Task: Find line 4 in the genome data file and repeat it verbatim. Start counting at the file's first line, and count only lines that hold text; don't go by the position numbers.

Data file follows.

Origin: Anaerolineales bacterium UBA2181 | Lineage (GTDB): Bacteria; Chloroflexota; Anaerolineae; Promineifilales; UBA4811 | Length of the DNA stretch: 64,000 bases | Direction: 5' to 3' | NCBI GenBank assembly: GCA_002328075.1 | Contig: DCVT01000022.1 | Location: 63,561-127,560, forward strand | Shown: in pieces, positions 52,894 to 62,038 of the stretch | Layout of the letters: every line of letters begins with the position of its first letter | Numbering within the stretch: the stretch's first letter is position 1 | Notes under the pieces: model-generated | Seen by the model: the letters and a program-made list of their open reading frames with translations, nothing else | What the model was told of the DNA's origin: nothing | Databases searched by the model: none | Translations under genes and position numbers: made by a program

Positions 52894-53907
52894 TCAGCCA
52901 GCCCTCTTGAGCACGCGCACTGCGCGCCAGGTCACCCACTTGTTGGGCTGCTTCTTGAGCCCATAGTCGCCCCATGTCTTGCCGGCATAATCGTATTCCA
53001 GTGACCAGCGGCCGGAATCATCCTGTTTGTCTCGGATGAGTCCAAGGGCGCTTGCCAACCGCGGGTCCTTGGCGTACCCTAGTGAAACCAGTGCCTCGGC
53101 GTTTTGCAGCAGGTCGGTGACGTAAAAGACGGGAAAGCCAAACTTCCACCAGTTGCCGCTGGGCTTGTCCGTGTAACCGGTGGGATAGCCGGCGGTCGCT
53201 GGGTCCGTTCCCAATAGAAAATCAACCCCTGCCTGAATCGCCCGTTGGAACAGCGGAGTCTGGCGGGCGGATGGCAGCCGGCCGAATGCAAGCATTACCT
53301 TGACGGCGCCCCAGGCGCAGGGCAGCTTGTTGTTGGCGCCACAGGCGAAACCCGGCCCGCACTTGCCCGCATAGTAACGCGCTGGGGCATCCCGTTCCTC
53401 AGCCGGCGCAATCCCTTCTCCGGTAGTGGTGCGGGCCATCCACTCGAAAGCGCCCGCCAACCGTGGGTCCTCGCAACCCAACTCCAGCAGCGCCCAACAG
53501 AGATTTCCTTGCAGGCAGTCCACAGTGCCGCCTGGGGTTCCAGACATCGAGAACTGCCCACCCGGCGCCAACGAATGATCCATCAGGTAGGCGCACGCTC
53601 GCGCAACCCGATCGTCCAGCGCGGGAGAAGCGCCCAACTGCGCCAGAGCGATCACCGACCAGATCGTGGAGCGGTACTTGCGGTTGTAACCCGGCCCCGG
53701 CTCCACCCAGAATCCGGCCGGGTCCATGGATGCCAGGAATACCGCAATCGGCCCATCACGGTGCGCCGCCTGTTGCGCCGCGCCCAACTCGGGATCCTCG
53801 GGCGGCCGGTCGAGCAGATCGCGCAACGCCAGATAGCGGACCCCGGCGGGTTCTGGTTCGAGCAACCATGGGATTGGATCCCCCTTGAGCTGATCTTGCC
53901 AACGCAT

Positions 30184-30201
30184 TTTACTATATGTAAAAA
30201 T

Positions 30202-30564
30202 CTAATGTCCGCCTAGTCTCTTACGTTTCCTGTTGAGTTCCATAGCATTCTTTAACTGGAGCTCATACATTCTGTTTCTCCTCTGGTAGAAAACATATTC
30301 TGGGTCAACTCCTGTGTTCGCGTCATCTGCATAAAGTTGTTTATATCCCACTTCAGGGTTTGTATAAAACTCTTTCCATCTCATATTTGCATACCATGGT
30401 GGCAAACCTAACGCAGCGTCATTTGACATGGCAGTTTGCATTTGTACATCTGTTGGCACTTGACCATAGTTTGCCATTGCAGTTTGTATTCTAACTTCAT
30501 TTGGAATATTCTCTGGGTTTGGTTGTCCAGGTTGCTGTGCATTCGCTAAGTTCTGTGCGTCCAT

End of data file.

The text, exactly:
52901 GCCCTCTTGAGCACGCGCACTGCGCGCCAGGTCACCCACTTGTTGGGCTGCTTCTTGAGCCCATAGTCGCCCCATGTCTTGCCGGCATAATCGTATTCCA